In IS manager at a large organization recently consulted me about a problem with his Windows NT RAS server. He had configured the RAS server to use DHCP to assign IP addresses to RAS clients. The problem was that certain IP addresses that the DHCP service assigned to LAN-based workstations didn't let the workstations communicate with their primary NT server. However, other addresses the DHCP service assigned from the same DHCP scope worked perfectly. I concluded that the only reason the IP addresses didn't work was an IP address conflict. So, if an address conflict was the problem, why didn't the system send notification of the conflict on each conflicting machine?
The problem was that the RAS server was assigning incoming RAS clients IP addresses that other LAN clients were already using. Thus, the problem was indeed the result of an IP address conflict, but it was a conflict that NT can't identify. After some investigation, I discovered that the conflict was between the client workstation that couldn't connect and an IP address that the RAS server had obtained from the DHCP service. The mysterious address was an unexpected NDISWANx adapter binding. (NDISWANx is the name NT gives each RAS-created virtual network adapter. The x variable is the number that represents the relative RAS adapter on the system.) I used Ipconfig to reveal that NT was binding the same DHCP-leased address that the LAN-based workstation received from the DHCP service to the RAS server's NDISWAN adapter. The DHCP Manager showed no evidence of this lease, so DHCP assigned the same address to the LAN-based workstation.
Recreating the DHCP scope and removing and reinstalling the DHCP service didn't solve the problem, but these processes proved that DHCP wasn't the culprit. NT was the malefactor—the OS wrote an incorrect RAS NDISWAN adapter Registry entry on the RAS server. To resolve the conflict, I removed and reinstalled RAS via Control Panel's Network applet and reinstalled the RAS adapters. These actions forced NT to rewrite the Registry entries and bindings for each adapter. This solution worked, and the DHCP Manager correctly listed all IP addresses that were currently leased to clients, including the RAS server and its clients.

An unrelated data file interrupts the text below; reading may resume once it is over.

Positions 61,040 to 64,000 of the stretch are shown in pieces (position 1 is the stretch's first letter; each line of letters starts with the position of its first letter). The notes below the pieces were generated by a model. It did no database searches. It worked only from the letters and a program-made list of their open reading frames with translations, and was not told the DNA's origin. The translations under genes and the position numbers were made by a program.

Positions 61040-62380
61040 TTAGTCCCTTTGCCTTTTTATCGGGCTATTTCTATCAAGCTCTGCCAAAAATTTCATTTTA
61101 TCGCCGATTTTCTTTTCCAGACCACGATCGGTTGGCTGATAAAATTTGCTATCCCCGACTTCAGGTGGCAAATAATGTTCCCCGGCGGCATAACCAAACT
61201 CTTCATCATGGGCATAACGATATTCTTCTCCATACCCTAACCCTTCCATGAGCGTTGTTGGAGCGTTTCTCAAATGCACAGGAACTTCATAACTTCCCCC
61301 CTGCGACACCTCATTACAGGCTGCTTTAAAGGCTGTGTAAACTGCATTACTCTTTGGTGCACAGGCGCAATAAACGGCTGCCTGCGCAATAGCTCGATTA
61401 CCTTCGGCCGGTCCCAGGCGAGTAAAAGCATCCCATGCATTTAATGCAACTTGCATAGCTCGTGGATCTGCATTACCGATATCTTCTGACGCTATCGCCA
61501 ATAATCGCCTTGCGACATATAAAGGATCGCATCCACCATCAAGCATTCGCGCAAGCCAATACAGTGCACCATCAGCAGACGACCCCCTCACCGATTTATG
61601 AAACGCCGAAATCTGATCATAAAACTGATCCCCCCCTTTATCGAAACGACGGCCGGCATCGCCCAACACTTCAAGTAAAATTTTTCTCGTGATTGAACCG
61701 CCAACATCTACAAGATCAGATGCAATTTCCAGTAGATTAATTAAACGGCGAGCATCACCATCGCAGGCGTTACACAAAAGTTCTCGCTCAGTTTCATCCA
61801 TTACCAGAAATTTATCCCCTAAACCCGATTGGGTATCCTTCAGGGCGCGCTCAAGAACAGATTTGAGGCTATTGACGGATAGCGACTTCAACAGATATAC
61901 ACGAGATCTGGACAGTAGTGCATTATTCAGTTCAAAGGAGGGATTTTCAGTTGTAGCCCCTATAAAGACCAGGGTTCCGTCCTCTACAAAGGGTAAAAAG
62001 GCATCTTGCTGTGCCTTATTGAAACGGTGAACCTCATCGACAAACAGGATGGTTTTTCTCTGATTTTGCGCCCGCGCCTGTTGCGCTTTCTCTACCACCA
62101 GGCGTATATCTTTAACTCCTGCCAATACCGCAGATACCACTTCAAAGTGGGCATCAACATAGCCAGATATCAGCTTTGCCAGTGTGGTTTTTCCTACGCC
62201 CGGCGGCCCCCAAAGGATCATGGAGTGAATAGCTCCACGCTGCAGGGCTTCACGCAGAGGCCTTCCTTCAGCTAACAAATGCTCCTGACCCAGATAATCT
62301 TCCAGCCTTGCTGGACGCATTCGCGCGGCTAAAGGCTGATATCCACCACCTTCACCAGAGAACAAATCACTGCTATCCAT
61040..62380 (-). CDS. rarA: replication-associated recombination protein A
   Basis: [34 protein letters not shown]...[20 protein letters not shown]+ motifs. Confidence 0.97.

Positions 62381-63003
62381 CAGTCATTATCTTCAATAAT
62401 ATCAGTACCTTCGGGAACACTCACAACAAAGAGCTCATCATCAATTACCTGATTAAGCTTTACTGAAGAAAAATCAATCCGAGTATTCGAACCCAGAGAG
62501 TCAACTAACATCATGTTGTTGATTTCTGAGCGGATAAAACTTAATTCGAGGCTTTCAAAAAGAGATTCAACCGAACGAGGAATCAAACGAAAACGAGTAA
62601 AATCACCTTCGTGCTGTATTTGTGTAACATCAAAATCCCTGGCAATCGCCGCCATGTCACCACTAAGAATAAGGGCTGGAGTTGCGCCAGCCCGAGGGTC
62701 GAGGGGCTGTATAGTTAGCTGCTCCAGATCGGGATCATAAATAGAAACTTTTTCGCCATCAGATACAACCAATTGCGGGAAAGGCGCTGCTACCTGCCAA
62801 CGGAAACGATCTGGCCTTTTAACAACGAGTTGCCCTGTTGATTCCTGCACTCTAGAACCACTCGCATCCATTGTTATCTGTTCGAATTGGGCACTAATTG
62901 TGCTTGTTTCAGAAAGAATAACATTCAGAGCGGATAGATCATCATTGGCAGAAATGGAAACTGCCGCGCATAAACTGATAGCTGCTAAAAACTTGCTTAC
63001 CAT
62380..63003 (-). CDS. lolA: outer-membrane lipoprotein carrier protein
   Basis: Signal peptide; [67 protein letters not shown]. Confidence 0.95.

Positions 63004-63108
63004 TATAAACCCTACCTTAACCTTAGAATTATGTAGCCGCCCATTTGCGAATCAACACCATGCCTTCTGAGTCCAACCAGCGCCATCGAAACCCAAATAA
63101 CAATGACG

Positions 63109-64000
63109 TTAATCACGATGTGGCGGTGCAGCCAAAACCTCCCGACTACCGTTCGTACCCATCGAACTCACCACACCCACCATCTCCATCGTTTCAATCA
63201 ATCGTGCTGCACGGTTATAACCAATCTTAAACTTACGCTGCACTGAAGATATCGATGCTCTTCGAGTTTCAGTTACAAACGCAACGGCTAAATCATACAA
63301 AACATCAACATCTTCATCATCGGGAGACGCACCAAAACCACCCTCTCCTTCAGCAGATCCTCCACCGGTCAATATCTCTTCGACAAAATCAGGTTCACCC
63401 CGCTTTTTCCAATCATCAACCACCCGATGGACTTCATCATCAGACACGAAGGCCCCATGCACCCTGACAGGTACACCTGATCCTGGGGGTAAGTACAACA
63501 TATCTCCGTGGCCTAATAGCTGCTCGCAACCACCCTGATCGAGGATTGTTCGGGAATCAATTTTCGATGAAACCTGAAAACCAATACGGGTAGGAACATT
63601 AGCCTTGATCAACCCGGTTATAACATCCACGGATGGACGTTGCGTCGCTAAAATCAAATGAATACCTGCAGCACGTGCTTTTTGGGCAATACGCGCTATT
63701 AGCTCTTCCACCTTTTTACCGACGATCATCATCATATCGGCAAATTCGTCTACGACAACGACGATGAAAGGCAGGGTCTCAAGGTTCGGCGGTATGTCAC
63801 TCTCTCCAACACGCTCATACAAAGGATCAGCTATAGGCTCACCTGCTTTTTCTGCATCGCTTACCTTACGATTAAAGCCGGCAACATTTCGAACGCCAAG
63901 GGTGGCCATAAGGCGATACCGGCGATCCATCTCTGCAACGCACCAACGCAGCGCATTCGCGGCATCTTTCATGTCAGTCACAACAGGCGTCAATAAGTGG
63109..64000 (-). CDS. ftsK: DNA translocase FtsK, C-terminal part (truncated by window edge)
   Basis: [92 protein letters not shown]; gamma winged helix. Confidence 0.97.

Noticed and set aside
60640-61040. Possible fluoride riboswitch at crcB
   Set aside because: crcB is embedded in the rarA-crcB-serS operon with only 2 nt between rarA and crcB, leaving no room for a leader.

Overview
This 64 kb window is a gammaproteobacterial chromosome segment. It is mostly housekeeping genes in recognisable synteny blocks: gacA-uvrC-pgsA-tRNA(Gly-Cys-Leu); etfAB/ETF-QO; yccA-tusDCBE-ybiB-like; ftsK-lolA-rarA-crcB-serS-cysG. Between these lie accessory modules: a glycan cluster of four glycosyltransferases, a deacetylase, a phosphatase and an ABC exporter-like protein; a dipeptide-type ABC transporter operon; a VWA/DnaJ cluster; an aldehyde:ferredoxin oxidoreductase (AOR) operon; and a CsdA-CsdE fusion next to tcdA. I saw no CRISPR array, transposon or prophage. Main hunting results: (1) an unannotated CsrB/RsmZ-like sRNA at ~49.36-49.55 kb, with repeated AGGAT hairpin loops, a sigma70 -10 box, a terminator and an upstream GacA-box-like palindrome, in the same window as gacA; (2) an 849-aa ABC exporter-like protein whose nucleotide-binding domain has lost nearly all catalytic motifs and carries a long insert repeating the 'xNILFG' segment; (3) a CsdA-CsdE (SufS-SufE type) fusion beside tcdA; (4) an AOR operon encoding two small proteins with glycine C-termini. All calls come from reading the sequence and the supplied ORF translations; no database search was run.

This scenario is evidence that NT occasionally writes incorrect network adapter-related Registry settings—particularly RAS NDISWAN adapters' settings. If your RAS server and DHCP service are acting strangely, try removing and reinstalling each of the RAS (i.e., NDISWANx) devices in the Network applet to force NT to rewrite the adapters' Registry settings. If this solution doesn't resolve the conflict, try reinstalling RAS.
In another common DHCP problem, the DHCP server assigns its address to a DHCP client. Any IP address conflict is bad, but a conflict that involves a critical network server can be catastrophic. The source of this problem isn't DHCP or NT, but a configuration setting on Ascend Communication's (http://www.ascend.com) routers. Ascend's routers offer a special proxy-mode feature, which the company designed to help minimize the cost of dial-on-demand connections. The feature emulates a network connection to clients, rather than let the clients physically connect. An ugly side effect of this feature occurs when the router is on the same network segment as an NT DHCP server. DHCP becomes confused and offers its IP address to requesting DHCP clients. The solution is to disable the routers' proxy-mode setting, which is enabled by default. For more information about this problem, see the Microsoft article "Some Routers May Cause 'Duplicate IP Address' Error Message" (http://support.microsoft.com/support/kb/ articles/q176/2/08.asp).
A final DHCP-related RAS tip is to be sure that the binding order under the DHCP Server Service shows that the DHCP service is bound to the LAN adapter before it's bound to any remote access WAN wrapper entries (i.e., RAS-created virtual adapters). To find this listing, select all services in the Show Bindings for text box on the Bindings tab of the Network applet. If your system binds RAS adapters to DHCP ahead of LAN adapters, DHCP might exhibit bizarre behavior, including an inability to offer DHCP addresses to LAN-based clients.